Medley

What Constitutes a Cure?

Richard Hiltner – USA

As Dr. Samuel Hahnemann explains, the term “cure” or health occurs when:

“…the spirit-like vital force [dynamis] animating the material human organism reigns in supreme sovereignty. It maintains the sensations and the activities of all the parts of the living organism in a harmony that obliges wonderment. The reasoning spirit who inhabits the organism can thus freely use this healthy living instrument to reach the lofty goal of human existence.”1

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Christian Friedrich Samuel Hahnemann was a German physician, best known for creating a system of alternative medicine called homeopathy

Read more: What Constitutes a Cure?

Why do we remember the past but not the future?

Theoretical physicists at the Université libre de Bruxelles have developed a fully-symmetric formulation of quantum theory which establishes an exact link between asymmetry and the fact that we can remember the past but not the future.

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The laws of classical mechanics are independent of the direction of time, but whether the same is true in quantum mechanics has been a subject of debate. While it is agreed that the laws that govern isolated quantum systems are time-symmetric, measurement changes the state of a system according to rules that only appear to hold forward in time, and there is difference in opinion about the interpretation of this effect.

Read more: Why do we remember the past but not the future?

Genetic studies link indigenous peoples in the Amazon and Australasia

 

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Aboriginal man

Native Americans living in the Amazon bear an unexpected genetic connection to indigenous people in Australasia

Native Americans living in the Amazon bear an unexpected genetic connection to indigenous people in Australasia, suggesting a previously unknown wave of migration to the Americas thousands of years ago, a new study has found.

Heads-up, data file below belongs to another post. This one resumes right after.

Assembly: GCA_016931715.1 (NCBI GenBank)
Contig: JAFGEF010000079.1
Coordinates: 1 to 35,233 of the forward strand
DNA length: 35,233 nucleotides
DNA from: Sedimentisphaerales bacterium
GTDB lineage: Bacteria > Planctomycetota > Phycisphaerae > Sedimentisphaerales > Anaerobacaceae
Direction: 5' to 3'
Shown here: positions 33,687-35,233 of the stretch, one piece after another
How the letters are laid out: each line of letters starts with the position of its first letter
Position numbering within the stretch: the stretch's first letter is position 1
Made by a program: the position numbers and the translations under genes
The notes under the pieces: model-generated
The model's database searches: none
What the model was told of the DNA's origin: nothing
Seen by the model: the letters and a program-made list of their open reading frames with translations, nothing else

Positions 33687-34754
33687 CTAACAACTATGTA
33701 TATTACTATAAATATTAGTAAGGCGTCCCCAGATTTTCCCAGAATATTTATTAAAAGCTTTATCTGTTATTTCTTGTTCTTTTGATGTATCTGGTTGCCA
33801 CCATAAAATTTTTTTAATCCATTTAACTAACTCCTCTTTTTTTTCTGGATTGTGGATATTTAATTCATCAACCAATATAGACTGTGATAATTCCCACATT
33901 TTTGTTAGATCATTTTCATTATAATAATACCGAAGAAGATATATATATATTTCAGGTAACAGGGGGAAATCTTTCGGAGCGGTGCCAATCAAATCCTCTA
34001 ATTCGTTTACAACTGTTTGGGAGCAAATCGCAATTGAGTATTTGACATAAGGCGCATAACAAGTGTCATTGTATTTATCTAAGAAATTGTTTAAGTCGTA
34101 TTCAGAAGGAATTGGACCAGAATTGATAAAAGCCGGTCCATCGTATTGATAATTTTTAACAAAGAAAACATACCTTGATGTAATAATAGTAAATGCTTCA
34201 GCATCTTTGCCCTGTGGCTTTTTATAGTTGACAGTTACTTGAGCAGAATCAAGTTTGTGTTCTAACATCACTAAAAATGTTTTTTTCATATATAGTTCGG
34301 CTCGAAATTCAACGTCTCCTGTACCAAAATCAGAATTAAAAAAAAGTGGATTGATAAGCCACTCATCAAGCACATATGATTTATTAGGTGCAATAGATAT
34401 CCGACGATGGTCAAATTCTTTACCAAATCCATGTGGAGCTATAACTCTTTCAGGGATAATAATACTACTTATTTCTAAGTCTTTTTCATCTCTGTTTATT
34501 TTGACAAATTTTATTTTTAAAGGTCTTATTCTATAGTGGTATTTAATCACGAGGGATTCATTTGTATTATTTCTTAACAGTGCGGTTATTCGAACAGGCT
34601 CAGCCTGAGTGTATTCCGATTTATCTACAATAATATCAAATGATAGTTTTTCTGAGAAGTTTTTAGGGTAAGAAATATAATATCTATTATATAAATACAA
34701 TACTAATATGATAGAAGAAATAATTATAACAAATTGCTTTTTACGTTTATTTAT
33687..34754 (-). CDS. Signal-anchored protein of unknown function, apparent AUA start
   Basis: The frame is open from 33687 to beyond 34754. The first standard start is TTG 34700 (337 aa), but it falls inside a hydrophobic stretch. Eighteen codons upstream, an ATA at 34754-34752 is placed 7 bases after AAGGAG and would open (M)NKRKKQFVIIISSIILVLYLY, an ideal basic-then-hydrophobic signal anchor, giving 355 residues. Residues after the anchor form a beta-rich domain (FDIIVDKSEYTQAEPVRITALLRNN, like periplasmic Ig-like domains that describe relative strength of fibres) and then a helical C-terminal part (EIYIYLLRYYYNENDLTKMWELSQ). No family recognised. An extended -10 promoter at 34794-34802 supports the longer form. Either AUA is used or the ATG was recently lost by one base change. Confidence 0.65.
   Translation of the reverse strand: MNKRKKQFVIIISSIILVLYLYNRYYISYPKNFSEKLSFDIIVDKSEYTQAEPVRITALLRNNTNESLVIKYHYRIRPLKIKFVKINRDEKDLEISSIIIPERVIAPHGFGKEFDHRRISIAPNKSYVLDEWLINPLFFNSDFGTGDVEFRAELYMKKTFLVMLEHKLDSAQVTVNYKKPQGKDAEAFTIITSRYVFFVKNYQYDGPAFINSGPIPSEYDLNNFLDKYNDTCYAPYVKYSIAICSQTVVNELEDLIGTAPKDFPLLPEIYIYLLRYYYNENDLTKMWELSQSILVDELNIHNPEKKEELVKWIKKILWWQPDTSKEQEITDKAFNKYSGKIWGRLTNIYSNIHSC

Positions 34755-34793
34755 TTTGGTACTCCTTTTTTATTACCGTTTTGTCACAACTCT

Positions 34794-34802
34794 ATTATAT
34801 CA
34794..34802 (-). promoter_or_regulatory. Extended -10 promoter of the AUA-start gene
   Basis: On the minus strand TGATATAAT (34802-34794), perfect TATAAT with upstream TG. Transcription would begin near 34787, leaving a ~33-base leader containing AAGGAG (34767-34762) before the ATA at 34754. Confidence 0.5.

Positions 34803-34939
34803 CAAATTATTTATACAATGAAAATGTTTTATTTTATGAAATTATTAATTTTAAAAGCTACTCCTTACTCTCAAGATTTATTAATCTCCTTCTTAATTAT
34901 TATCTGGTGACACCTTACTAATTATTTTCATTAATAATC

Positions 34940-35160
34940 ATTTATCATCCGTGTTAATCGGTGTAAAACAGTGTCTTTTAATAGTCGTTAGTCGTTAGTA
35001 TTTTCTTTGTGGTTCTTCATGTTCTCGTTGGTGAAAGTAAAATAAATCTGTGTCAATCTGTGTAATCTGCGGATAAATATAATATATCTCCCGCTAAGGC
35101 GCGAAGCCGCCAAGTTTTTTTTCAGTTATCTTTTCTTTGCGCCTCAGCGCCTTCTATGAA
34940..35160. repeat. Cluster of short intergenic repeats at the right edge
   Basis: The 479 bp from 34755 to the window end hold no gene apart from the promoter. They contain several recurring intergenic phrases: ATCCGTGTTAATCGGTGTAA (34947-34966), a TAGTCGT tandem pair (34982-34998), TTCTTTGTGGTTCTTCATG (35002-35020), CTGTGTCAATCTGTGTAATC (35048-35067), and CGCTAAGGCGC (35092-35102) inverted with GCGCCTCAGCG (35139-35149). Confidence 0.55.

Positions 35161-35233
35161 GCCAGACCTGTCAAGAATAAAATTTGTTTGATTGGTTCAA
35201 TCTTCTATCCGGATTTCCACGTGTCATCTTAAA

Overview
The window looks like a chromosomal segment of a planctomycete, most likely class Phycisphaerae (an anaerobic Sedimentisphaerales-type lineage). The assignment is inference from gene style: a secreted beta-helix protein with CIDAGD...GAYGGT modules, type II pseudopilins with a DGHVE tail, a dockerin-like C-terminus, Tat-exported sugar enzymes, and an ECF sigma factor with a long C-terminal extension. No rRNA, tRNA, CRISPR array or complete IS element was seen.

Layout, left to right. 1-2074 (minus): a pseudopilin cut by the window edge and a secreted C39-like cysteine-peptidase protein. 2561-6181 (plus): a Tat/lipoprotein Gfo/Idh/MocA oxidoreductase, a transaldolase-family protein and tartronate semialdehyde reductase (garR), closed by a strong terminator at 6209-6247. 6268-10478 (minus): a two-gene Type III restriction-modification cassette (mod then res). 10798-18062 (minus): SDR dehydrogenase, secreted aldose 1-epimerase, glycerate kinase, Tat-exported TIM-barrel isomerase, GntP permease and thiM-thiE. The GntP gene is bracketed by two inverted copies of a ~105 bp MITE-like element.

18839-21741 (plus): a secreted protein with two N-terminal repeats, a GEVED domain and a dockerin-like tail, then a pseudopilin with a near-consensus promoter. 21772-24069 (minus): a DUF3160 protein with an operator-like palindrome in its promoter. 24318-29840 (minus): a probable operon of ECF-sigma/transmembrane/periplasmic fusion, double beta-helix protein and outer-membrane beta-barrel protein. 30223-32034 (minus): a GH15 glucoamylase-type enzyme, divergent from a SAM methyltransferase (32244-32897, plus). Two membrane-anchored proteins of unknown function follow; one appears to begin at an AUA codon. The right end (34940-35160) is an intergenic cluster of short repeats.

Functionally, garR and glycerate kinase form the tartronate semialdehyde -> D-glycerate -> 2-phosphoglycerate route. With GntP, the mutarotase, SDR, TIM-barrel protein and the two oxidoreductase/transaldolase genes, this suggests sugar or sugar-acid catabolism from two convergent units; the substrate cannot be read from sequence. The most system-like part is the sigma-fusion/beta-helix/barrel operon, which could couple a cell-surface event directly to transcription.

Read more: Genetic studies link indigenous peoples in the Amazon and Australasia

Focus

Leo Babauta – USA

A simplicity manifesto in the Age of Distraction: Part 12

Creating an uncluttered environment

If your mind isn’t clouded by unnecessary things,

then this is the best season of your life.”

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Wumen Huikai (1183 -1260) is a Song period Chán master most famous as the compiler of and commentator on the 48-koan collection The Gateless Gate. Wumen was at that time the head monk of Longxiang monastery

Imagine you’re trying to create your masterpiece — a work that will change your life and perhaps make the world a better place in some small way. You’re at your computer, making it happen, at a desk piled with clutter, surrounded by clutter on the floor and walls, in the middle of a noisy workplace, phones ringing. A notification pops up — you have a new email — so you open your email program to read it and respond. You get back to work but then another notification pops up — someone wants to chat with you, so you go on IM for a little bit. Then your Twitter client notifies you of some new replies, and you check those. Then you see some paperwork on your desk you need to file, so you start doing those.

Read more: Focus

Is the Brain Just a ‘Wet Computer’? – Part three (conclusion)

Edi Bilimoria – UK

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 The author is a gifted pianist and lecturer

Summary and a Possible Way Forwards